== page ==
Volume 31, Issue 3
  • ISSN: 0002-9637
  • E-ISSN: 1476-1645



Monoclonal antibodies directed against antigenic determinants of the New Guinea C strain of dengue-2 virus were obtained from lymphocyte hybridomas produced by fusing immune mouse lymphocytes with mouse myeloma cells. Hybridoma cell culture supernatants were screened by using a radioimmunoassay employing detergent-solubilized dengue-2 infected cell antigens. Monoclonal antibodies in ascitic fluids induced by 22 selected hybridomas were characterized by the hemagglutination-inhibition, plaque reduction neutralization, immunofluorescence, and complement-fixation tests. Both type-specific and broadly cross-reactive antibodies were observed, and immunoglobulin subclasses IgG1 and IgG2a were represented in both groups. At least three distinct antigenic determinants on the virion were defined using these antibodies. A single hybridoma produced antibody which recognized a dengue-2 virus type-specific determinant and exhibited high titered neutralization but had a low titer by hemagglutination inhibition. Four preparations reacted with a type-specific determinant and exhibited hemagglutination inhibition but did not neutralize. Seventeen hybridomas produced antibodies which were broadly cross reactive in all tests. Only two preparations reacted by complement fixation with dengue-2 antigens; both were cross reactive. Immunofluorescence specificity or cross reactivity correlated with neutralization and/or hemagglutination-inhibition. The dengue-2 virus type-specific antibody useful for identification of dengue-2 infected cells by immunofluorescence has been deposited in the Hybridoma Cell Bank of the American Type Culture Collection.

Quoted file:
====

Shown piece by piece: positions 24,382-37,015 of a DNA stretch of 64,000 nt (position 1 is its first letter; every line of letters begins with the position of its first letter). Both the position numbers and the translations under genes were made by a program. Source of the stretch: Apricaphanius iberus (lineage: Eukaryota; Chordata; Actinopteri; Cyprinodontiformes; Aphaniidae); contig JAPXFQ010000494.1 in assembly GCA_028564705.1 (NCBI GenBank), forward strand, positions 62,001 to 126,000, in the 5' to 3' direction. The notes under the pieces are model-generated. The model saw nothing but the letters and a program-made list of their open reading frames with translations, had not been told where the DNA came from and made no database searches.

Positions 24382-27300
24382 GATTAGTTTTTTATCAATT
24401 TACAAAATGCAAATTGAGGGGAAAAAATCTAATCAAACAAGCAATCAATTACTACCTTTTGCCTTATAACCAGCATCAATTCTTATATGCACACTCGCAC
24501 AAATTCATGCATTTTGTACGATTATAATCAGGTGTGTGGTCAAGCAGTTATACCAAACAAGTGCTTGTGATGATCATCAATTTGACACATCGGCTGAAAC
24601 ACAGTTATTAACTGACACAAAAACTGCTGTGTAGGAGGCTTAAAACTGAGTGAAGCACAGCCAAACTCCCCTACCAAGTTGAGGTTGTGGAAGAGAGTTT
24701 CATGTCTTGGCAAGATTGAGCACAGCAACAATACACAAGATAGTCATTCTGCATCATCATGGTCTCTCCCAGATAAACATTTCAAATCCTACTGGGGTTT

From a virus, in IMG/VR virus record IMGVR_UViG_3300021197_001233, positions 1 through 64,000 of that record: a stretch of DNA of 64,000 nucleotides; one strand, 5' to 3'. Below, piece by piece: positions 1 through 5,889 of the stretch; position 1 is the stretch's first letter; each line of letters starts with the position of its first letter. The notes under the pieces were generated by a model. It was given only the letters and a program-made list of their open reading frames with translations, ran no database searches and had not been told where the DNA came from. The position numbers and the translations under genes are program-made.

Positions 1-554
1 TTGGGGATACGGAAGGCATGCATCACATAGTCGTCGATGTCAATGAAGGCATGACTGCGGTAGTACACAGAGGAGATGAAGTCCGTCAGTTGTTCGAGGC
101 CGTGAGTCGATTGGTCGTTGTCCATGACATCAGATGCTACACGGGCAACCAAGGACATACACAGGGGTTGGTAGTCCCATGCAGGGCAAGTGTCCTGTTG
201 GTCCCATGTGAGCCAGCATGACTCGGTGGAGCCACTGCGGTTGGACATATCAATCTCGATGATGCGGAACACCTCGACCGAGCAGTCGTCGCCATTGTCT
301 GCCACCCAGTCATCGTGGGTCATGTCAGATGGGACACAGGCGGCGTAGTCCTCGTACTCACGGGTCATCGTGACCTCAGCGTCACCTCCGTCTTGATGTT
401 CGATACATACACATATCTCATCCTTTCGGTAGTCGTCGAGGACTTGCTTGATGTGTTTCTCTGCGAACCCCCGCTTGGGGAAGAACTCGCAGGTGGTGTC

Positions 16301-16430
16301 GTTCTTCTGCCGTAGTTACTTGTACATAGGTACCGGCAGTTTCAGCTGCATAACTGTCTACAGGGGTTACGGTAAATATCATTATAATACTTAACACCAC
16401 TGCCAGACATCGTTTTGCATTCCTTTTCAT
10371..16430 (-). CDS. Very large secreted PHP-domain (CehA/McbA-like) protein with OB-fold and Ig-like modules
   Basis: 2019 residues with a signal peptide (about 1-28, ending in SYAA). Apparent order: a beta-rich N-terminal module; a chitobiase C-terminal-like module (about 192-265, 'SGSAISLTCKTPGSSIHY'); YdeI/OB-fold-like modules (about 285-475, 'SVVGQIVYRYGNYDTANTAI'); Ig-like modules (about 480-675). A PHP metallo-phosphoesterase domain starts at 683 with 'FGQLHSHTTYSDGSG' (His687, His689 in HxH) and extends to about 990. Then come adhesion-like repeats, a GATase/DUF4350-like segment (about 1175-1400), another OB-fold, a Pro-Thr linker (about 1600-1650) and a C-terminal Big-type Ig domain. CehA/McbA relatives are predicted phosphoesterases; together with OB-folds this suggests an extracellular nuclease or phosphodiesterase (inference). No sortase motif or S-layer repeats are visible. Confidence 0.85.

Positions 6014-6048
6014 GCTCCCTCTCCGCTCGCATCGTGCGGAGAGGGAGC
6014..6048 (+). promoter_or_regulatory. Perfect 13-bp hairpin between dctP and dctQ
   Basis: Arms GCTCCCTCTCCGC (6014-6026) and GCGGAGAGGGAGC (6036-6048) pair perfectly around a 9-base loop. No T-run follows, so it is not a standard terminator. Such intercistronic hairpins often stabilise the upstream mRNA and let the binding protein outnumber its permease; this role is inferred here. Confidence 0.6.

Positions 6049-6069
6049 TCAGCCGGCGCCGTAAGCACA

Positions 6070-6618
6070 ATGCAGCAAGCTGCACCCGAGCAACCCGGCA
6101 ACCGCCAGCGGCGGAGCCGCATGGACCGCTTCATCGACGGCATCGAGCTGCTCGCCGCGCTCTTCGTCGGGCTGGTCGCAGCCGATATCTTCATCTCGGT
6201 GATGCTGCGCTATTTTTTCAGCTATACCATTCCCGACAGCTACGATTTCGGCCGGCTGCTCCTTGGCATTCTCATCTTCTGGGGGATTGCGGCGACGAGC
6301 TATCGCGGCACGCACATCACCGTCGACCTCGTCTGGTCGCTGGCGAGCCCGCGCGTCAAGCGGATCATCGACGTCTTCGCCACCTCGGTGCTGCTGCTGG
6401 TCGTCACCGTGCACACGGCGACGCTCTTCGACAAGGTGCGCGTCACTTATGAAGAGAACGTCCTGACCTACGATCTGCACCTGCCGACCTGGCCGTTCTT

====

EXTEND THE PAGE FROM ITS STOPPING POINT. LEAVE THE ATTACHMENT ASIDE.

Article metrics loading...

The graphs shown below represent data from March 2017
Loading full text...

Full text loading...

This is a required field
Please enter a valid email address
Approval was a Success
Invalid data
An Error Occurred
Approval was partially successful, following selected items could not be processed due to error